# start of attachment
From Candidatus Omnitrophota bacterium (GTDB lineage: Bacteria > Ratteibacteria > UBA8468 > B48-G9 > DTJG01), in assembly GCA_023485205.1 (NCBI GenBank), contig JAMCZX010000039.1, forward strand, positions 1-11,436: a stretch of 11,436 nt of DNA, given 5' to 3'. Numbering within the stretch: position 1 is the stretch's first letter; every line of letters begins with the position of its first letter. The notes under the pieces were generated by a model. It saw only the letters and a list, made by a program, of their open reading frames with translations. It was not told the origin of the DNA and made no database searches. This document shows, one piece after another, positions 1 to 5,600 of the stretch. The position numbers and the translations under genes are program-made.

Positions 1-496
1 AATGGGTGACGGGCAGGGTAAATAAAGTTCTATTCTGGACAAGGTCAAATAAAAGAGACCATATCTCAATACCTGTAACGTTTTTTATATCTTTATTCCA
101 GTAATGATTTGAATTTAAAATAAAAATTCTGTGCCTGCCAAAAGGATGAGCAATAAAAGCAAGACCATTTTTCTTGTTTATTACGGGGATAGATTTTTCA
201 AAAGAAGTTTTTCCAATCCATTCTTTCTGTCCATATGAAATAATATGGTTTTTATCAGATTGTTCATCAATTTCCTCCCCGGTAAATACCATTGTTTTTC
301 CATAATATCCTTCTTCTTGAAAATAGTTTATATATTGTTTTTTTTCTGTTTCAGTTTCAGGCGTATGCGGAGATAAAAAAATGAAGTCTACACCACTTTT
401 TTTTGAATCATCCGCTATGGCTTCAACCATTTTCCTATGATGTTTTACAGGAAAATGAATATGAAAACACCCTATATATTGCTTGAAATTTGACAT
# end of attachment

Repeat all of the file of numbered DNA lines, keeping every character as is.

From Candidatus Omnitrophota bacterium (GTDB lineage: Bacteria > Ratteibacteria > UBA8468 > B48-G9 > DTJG01), in assembly GCA_023485205.1 (NCBI GenBank), contig JAMCZX010000039.1, forward strand, positions 1-11,436: a stretch of 11,436 nt of DNA, given 5' to 3'. Numbering within the stretch: position 1 is the stretch's first letter; every line of letters begins with the position of its first letter. The notes under the pieces were generated by a model. It saw only the letters and a list, made by a program, of their open reading frames with translations. It was not told the origin of the DNA and made no database searches. This document shows, one piece after another, positions 1 to 5,600 of the stretch. The position numbers and the translations under genes are program-made.

Positions 1-496
1 AATGGGTGACGGGCAGGGTAAATAAAGTTCTATTCTGGACAAGGTCAAATAAAAGAGACCATATCTCAATACCTGTAACGTTTTTTATATCTTTATTCCA
101 GTAATGATTTGAATTTAAAATAAAAATTCTGTGCCTGCCAAAAGGATGAGCAATAAAAGCAAGACCATTTTTCTTGTTTATTACGGGGATAGATTTTTCA
201 AAAGAAGTTTTTCCAATCCATTCTTTCTGTCCATATGAAATAATATGGTTTTTATCAGATTGTTCATCAATTTCCTCCCCGGTAAATACCATTGTTTTTC
301 CATAATATCCTTCTTCTTGAAAATAGTTTATATATTGTTTTTTTTCTGTTTCAGTTTCAGGCGTATGCGGAGATAAAAAAATGAAGTCTACACCACTTTT
401 TTTTGAATCATCCGCTATGGCTTCAACCATTTTCCTATGATGTTTTACAGGAAAATGAATATGAAAACACCCTATATATTGCTTGAAATTTGACAT